Guide to MS Word v6-2000
Endnotes: Section I
Footnotes and endnotes
explain, clarify, or provide reference to text within your
document. The footnote or endnote consists of two linked parts -
the note reference mark and the corresponding note text. When
you add, delete, or move notes that are automatically numbered,
MS Word renumbers the note reference marks. You can add note
text of any length and format note text just as you would any
Working with Footnotes:
To begin working with footnotes,
simply click where you would like to insert the note reference
Choose Insert from the
toolbar, and click Footnote.
The following screen
appears, select the appropriate option:
A footnote pane will appear,
and the text can be entered. Once finished with the footnote,
click in the document to continue typing.
Viewing Footnotes and
From the Tools menu, click
Options and then click the View tab.
Select the Screen Tips
In the document, rest the
pointer on the note reference mark. The note text appears
above the mark.
To scroll through all
footnotes or endnotes in the note pane, click Footnotes on
the View menu, and then click All Footnotes or All Endnotes.
Copying, or Deleting Footnotes and Endnotes:
When you want to move, copy, or
delete a note, you work with the note reference mark in the
document window, not the text in the note pane. If you move,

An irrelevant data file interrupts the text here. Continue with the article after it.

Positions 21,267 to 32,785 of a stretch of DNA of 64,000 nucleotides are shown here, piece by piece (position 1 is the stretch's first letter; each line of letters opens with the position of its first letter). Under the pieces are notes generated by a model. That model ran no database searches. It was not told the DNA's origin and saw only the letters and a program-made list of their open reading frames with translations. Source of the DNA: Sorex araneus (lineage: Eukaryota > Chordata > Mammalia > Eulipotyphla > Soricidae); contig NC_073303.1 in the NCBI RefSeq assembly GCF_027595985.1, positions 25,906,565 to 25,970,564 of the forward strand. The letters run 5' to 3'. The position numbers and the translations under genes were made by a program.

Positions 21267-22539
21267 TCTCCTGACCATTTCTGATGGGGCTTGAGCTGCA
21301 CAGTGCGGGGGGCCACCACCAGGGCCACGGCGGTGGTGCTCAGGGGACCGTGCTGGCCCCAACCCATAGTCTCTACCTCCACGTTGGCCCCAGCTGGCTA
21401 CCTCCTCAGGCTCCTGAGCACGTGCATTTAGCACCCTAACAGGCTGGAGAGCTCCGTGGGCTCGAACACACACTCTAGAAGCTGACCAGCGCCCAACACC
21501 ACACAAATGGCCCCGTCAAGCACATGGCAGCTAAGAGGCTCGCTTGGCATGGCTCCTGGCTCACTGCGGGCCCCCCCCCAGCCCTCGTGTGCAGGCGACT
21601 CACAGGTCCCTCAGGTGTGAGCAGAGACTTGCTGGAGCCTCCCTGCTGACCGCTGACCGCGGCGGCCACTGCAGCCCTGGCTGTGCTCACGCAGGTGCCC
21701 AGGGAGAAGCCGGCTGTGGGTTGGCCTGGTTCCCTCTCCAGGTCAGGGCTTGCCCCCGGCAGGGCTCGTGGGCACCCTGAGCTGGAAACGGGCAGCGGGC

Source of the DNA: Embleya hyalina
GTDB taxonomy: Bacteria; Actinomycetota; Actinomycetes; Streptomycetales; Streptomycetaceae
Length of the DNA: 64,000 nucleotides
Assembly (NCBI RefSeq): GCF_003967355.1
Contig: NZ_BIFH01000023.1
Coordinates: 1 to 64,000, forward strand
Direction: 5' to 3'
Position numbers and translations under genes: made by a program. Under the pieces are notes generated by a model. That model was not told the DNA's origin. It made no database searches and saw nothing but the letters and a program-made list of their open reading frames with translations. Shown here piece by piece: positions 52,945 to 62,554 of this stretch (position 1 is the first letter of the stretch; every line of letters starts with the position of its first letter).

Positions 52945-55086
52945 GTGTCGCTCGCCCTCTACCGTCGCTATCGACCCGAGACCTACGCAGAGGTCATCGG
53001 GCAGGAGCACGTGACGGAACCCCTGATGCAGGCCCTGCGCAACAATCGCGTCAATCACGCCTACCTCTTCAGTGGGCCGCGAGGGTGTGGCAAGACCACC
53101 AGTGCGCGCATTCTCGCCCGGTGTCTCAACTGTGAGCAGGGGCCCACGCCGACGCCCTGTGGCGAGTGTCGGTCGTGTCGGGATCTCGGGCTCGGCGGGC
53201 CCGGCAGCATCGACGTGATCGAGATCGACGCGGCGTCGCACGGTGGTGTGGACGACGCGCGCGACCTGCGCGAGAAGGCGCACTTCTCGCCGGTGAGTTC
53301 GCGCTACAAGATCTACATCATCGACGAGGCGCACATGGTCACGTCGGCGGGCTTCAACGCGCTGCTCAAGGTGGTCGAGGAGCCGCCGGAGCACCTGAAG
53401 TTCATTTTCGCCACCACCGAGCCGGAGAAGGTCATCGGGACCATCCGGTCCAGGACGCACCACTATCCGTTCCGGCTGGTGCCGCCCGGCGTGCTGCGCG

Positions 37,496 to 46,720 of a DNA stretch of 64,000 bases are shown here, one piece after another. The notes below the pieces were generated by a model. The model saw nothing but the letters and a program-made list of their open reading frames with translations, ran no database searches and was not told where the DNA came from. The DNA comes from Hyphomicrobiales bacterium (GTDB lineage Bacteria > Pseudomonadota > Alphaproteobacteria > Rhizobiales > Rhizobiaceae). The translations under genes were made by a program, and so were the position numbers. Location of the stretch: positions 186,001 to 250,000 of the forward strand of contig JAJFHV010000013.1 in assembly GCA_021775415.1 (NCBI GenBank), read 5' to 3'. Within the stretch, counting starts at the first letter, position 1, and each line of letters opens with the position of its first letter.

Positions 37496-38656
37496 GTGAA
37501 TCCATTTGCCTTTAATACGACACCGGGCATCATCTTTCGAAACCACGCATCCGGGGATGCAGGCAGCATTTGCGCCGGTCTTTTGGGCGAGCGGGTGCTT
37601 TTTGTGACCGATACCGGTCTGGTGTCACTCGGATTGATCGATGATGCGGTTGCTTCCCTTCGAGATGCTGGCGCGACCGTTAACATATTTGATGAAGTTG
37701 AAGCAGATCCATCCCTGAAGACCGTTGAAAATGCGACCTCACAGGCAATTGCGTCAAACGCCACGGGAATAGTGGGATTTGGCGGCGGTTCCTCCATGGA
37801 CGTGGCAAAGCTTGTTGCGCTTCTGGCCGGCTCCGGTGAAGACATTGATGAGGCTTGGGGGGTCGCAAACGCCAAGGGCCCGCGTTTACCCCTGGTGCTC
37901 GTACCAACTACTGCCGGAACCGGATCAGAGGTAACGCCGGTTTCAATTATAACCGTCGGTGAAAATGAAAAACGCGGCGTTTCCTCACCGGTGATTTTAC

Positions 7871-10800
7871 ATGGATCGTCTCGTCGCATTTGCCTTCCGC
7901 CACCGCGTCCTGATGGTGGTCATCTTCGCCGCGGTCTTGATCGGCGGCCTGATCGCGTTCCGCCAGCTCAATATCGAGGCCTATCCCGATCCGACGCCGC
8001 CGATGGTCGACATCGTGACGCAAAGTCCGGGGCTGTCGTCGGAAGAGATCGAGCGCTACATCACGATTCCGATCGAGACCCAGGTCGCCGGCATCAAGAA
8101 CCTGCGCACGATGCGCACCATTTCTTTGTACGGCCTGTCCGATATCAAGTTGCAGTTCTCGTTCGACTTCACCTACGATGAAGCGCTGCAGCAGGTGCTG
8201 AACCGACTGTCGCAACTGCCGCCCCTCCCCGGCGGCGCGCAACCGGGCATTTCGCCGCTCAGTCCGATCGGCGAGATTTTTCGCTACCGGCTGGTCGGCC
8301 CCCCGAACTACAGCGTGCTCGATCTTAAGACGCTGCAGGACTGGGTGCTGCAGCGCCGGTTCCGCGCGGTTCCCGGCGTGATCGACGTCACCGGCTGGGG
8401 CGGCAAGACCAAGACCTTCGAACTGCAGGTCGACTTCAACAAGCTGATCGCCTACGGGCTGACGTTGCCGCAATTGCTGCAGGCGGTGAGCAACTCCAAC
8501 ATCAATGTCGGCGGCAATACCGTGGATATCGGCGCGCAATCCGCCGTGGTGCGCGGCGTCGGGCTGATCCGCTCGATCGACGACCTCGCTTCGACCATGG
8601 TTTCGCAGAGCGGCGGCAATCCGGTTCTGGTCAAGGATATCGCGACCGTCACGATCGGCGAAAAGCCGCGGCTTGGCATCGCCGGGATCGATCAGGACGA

copy, or delete an automatically numbered note reference mark,
MS Word will renumber the notes in the new order.
In the document, select the
reference mark of the note you would like to move or copy.
move the note reference mark, simply drag it to its
copy the reference mark, hold down CTRL, and then
drag the mark to the new location. Word will renumber the
notes in the new order.
delete, select the reference mark within the
document, and press the delete key. To delete all
automatically numbered footnotes or endnotes, click Replace
from the Edit menu. On the Replace tab, click More, select
Special, and then choose Endnote or Footnote mark. Make sure
that the Replace with box is empty, and then click All. You
will not be able to delete all custom footnote reference
marks at one time.
the Same Footnote or Endnote More than Once:
Click in the document
where you want the reference located.
On the Insert menu, click
In the Reference type box,
click Footnote or Endnote.
In the For which box,
click the note to which you want to refer.
In the Insert reference to
box, click Footnote or Endnote number
Click Insert, and then
The new numbers that Word
inserts are actually cross-references to the original reference
mark. Again, Word will update the cross-reference numbers if
they are automatically numbered.
Converting Footnotes to
On the View menu, click
In the note pane, click
All Footnotes or All Endnotes, and then select the notes you
want to convert.
Point to the selected
notes, and then right-click with your mouse.
Click the appropriate
Convert option from the shortcut menu.
To convert all notes perform
step 1. Then choose Options, and click on Convert. Then choose
the option you would like.
Footers: Section II
Headers and footers are
created in the same manner as regular text, with the same
options available. However they respond differently, depending
on your document layout. If your document is composed of
sections you can customize them for each section. To begin
working with your headers and footers, select View and choose
the header and footer option. The following toolbar appears in
These icons will be used to
navigate through the header and footer sections:
Moves between the header and footer
Shows previous header or footer
Displays the next footer
Closes the header and footer toolbar
The default settings bring
us to the Header first. Type your name and then press tab.
Notice that the tab key will bring you to the center, press